Tuesday, August 16, 2005




Further observations as I dig through my inbox, catching up from some time off. 


Two great minds, Frank Patrick and Tom Peters wrote recently on focus.  Frank's point is that we need to do one thing at a time.  Tom took a different tack, urging us to not get locked into a solution too quickly when approaching a problem, or, in his terms, to "defocus" before locking in. 


Then I had a meeting yesterday adding a further "ahaa" to the topic of focus.  Examining some production metrics with my key colleagues, one trend over the past week jumped out.  We saw it clearly because we had configured the presentation of our metrics to change colors when our actual figures were far from our plan.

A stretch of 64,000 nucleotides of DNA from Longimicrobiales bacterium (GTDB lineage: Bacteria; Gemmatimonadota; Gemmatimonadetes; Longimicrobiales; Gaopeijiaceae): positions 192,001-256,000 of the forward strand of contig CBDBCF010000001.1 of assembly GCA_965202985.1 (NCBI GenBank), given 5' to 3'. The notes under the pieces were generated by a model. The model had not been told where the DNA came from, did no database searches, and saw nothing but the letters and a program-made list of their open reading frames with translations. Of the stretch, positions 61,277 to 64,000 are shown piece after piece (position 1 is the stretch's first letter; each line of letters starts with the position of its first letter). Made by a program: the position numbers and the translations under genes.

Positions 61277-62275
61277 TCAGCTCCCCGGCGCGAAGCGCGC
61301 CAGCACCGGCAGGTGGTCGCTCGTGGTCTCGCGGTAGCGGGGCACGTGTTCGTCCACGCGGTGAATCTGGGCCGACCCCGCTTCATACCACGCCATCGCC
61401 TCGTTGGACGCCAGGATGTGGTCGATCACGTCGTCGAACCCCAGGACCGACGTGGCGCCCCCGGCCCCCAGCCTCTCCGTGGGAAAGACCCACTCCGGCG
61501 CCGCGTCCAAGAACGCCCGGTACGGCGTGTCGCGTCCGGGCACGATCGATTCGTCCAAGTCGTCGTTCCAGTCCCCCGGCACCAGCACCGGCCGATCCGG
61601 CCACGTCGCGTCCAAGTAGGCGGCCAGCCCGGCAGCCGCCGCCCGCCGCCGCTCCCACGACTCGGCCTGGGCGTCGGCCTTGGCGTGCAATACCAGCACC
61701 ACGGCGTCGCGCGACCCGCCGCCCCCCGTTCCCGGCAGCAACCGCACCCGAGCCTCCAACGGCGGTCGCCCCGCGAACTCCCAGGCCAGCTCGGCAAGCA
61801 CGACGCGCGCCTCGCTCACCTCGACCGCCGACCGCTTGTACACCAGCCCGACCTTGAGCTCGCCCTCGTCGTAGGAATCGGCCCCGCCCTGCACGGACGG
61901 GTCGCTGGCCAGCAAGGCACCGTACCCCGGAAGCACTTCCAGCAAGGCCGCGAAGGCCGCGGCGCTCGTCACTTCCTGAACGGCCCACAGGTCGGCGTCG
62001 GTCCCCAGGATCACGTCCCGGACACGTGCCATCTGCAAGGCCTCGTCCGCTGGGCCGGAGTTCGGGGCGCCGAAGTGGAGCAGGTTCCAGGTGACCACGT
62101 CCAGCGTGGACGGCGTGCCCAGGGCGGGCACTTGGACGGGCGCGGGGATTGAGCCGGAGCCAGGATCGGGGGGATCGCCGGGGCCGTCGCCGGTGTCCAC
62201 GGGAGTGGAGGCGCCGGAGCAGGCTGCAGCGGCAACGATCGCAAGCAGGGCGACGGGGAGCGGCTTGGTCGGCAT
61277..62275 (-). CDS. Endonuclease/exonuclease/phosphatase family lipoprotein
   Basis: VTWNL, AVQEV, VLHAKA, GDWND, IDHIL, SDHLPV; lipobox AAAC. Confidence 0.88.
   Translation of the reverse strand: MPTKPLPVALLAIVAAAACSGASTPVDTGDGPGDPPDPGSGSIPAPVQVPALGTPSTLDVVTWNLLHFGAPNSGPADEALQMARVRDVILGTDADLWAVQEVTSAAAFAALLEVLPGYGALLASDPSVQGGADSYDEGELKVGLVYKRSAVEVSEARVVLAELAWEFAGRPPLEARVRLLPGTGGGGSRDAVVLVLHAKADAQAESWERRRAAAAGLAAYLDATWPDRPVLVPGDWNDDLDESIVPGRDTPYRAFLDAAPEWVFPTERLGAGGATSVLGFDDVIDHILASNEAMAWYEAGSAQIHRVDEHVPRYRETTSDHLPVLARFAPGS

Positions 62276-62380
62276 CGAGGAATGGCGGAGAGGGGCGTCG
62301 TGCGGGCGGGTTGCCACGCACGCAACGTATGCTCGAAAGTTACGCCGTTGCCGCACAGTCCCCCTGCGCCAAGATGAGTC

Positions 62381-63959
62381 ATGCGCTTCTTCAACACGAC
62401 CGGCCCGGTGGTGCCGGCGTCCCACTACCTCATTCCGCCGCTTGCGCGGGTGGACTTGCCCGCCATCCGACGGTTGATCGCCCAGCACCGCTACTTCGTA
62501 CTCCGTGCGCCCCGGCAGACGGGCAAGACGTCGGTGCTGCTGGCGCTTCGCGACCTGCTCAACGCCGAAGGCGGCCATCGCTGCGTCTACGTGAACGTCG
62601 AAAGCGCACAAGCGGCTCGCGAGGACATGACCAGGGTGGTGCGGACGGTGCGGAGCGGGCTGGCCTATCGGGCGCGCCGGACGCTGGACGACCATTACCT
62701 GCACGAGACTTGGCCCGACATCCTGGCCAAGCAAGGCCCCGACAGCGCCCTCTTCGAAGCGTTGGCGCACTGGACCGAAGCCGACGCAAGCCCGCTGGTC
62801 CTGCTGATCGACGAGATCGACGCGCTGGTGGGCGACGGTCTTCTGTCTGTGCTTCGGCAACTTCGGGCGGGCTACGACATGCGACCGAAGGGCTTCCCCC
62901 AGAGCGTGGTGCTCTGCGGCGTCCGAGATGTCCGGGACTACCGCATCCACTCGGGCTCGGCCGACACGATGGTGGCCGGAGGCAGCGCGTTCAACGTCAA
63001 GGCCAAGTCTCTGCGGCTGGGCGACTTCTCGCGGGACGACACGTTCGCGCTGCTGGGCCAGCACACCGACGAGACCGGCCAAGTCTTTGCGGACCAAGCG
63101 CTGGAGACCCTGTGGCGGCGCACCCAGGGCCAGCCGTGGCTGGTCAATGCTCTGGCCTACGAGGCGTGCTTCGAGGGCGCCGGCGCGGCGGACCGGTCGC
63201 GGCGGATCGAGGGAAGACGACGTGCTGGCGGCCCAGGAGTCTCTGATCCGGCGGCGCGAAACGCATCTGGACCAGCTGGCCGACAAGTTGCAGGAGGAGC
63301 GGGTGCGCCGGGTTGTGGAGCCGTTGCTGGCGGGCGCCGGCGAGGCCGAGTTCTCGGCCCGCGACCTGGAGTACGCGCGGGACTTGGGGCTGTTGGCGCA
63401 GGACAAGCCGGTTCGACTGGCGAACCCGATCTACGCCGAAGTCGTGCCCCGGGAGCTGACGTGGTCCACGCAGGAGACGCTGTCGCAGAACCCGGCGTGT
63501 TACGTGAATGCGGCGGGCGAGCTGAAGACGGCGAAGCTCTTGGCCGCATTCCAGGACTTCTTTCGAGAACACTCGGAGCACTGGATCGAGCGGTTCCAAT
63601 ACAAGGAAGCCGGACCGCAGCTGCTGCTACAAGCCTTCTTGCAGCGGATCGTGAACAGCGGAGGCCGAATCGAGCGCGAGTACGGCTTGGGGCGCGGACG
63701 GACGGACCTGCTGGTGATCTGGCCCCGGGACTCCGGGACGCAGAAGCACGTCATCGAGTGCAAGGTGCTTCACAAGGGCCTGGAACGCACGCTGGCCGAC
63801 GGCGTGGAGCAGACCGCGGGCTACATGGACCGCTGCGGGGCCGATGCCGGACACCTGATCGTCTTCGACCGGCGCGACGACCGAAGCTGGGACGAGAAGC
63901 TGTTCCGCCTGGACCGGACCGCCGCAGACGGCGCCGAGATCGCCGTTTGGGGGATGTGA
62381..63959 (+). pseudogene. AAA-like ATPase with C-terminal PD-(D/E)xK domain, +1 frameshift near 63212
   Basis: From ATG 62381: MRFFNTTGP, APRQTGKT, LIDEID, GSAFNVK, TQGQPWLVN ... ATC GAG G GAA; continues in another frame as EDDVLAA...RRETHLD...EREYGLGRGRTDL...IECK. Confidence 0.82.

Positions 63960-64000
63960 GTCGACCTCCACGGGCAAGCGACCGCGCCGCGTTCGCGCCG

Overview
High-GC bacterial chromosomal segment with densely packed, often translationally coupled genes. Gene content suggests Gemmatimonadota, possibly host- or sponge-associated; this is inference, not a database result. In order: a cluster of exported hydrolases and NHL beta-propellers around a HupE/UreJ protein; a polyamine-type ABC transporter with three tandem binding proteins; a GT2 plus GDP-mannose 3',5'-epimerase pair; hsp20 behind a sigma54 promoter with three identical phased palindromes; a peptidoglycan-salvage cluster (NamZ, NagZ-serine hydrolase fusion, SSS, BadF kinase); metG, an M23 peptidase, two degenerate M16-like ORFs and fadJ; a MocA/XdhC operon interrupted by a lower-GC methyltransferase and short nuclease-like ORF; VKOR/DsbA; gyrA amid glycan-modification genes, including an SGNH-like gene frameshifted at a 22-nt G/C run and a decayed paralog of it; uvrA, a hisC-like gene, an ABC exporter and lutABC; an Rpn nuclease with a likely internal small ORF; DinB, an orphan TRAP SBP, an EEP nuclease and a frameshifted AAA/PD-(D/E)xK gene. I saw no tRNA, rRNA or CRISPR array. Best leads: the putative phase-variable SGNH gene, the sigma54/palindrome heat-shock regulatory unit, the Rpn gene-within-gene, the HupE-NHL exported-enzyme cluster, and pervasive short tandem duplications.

The presentation told us clearly and simply where our problem was.


The conversation that followed was anything but clear or simple, however.  The reasons were complex and difficult to talk about.  And the solution was not obvious.  We had to take a step back and "defocus" on our preconceived notions of the cause.  Yet, the metric had led us to a conversation about the right issue.


Focus.  Defocus.  Stepping closer.  Stepping back.  Stating assumptions.  Challenging assumptions. 


Frank and Tom are both right.  And knowing when and how to focus is key for each of us offering leadership in achieving process excellence.


I hope this is helpful.


No comments: